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Business failure is commonly attributed to economic cycles or factors that are outside of a business’s control. Whilst this can be a contributing factor to business failure they are not traditionally the sole source.
Other causes often cited to lead to failure include:
- squeezed margins
- falling sales
- rising material costs
- the loss of a key customer or major supplier
These factors are typically symptomatic of a business in distress but are not necessarily the cause of failure.
In reality failure typically arises as a result of both external and internal factors, with the interaction between these factors, and how management address them, being the true underlying cause. It is management’s inability to plan, drive, act and respond that is most often the root cause of business failure.
External factors are those that are largely uncontrollable by a business, and internal factors are those that can be controlled by management.
Contributing factors to failure include:
|External factors||Internal factors|
|Market changes: Cyclical market movements, having poor markets, no market or bad market research||Inadequate management/distracted management|
|Economic factors: Interest rate changes, exchange rate movements||Failure to respond to change|
|Government policy||Insufficient marketing effort|
|Technological changes||Inadequate accounting information and controls|
|Industrial unrest||Failure to plan|
|Natural disasters or environmental issues||High gearing and undercapitalisation|
|Litigation||Reliance on a single customer or supplier|
|Loss of essential licences||Big project syndrome|
Internal defects, largely driven by management, create an environment within the business for critical errors to be made, and can lead to failure following changes and pressures arising from external factors. Common warning signs of businesses in distress should act as a red flag to management, and can include:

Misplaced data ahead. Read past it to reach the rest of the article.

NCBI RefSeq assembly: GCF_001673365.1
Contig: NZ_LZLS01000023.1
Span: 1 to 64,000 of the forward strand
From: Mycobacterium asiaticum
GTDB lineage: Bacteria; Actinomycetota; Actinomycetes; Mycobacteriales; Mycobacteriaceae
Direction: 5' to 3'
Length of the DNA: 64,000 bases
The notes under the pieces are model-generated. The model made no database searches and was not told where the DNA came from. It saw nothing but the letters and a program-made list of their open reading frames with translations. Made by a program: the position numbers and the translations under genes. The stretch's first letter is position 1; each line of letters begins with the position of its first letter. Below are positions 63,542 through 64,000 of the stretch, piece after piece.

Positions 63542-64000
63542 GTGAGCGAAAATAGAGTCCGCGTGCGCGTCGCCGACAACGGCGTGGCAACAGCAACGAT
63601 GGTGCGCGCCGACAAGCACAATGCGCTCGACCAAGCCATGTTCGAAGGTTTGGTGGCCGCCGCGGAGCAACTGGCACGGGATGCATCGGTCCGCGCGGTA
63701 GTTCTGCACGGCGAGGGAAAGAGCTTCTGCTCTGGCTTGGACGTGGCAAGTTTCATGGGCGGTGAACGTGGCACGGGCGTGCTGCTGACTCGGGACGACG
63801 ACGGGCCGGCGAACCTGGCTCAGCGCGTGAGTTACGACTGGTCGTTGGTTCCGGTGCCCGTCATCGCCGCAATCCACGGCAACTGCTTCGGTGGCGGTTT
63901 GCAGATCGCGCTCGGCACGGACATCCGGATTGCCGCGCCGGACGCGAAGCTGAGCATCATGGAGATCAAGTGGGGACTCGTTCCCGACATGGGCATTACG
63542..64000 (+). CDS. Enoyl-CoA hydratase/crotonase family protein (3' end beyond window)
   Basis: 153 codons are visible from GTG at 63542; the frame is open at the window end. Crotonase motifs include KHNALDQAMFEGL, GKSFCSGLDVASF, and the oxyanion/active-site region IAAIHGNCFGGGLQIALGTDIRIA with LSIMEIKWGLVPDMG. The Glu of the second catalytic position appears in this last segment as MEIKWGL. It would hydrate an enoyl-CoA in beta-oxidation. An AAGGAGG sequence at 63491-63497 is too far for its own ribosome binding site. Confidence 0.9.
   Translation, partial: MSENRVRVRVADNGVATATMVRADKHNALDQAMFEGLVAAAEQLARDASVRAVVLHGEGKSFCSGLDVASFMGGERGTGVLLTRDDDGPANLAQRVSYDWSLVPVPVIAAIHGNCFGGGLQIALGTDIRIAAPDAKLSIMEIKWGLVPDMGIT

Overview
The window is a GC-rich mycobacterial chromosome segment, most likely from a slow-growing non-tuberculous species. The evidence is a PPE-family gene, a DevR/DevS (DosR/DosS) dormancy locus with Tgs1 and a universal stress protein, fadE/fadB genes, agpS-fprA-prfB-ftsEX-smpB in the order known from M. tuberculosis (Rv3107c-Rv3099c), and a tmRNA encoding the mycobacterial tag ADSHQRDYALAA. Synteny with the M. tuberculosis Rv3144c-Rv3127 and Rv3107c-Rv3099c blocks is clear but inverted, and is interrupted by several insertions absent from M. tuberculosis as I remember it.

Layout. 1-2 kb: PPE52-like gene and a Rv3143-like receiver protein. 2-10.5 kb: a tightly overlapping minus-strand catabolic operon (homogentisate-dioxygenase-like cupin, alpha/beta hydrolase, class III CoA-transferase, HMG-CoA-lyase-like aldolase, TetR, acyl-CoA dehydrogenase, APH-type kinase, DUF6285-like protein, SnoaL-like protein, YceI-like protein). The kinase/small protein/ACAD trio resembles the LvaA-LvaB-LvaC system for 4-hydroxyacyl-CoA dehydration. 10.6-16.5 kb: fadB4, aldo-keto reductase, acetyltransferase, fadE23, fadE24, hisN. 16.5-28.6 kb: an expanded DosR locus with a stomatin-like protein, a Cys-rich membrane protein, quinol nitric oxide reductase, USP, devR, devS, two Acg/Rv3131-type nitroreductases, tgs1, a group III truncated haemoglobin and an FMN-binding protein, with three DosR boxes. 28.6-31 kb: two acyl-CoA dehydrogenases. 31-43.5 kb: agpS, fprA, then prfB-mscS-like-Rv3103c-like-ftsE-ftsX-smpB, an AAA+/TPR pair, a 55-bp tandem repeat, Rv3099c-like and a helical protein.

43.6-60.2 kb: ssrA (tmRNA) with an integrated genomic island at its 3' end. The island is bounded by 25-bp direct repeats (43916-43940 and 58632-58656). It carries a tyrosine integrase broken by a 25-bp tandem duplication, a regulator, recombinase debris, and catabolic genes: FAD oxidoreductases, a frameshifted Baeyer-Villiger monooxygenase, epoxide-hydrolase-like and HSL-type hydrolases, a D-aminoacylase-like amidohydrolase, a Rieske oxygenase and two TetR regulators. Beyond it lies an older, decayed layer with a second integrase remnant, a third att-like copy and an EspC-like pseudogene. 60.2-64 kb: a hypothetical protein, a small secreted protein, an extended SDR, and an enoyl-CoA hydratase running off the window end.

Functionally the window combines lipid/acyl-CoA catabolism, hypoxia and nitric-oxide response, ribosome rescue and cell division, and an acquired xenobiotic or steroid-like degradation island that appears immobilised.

|Poor or ineffective management (autocratic rule, lack of depth, incompetence)||Discussions that the "Big Project" will save the day|
|Weak board of Directors or executive invisibility (absence from business)||Loss of key personnel and declining morale|
|Absence of or weak reporting (unreconciled accounts, no timely reporting)||Physical deterioration of premises|
|No planning or budgets||Too many toys - extravagant corporate assets and lifestyles|
|Poor or declining results||Failure to manage working capital (debtors and stock)|
|Increases in trade creditors||Stock run down|
|Payment of round sums to creditors or change to COD terms||Deterioration of quality and service|
|Withheld cheques and payments||Failures among related businesses, competitors, customers or suppliers|
|Increase in overdraft facilities, or change in banking facilities||Realisation of assets outside the ordinary course|
|Deferral of statutory payments (taxation, super, etc)||Frequent meetings with banks/financiers|
The following four strategies could help you to prevent the failure of your business:
- Employ a strong management team who understand both the business’ market and its operations.
- Regular financial reporting and performance monitoring. This will act as a gauge to both internal and external changes and how they impact on your business.
- Seek expert advice and external opinions. Someone external to the business will often view things in a different light than those internally. Also recognise that you cannot be an expert in every field, getting expert opinions can stem an issue quickly and generally saves more than it costs.
- Time is of the essence. Acting quickly to identify and address concerns often results in more change options and strategies being available.
The above factors centre on the early identification of negative changes affecting the business (either externally or internally), and to timely implementation of action to counteract that change. This is fundamental to preventing failure and also in ensuring your business continues to perform.
Whatever the reasons for the failure of an enterprise one thing will be certain, the causes of failure are likely to have been building for some time. If they can be detected early enough, a collapse may be averted.
Our Recovery and Reorganisation specialists are experts in recognising the warning signs of distressed businesses and can assist in the formulation and implementation of reorganisation and exit strategies.
Michelle Gorrie | Senior Manager - Financial Advisory
T (direct) +61 7 3222 0321 | E firstname.lastname@example.org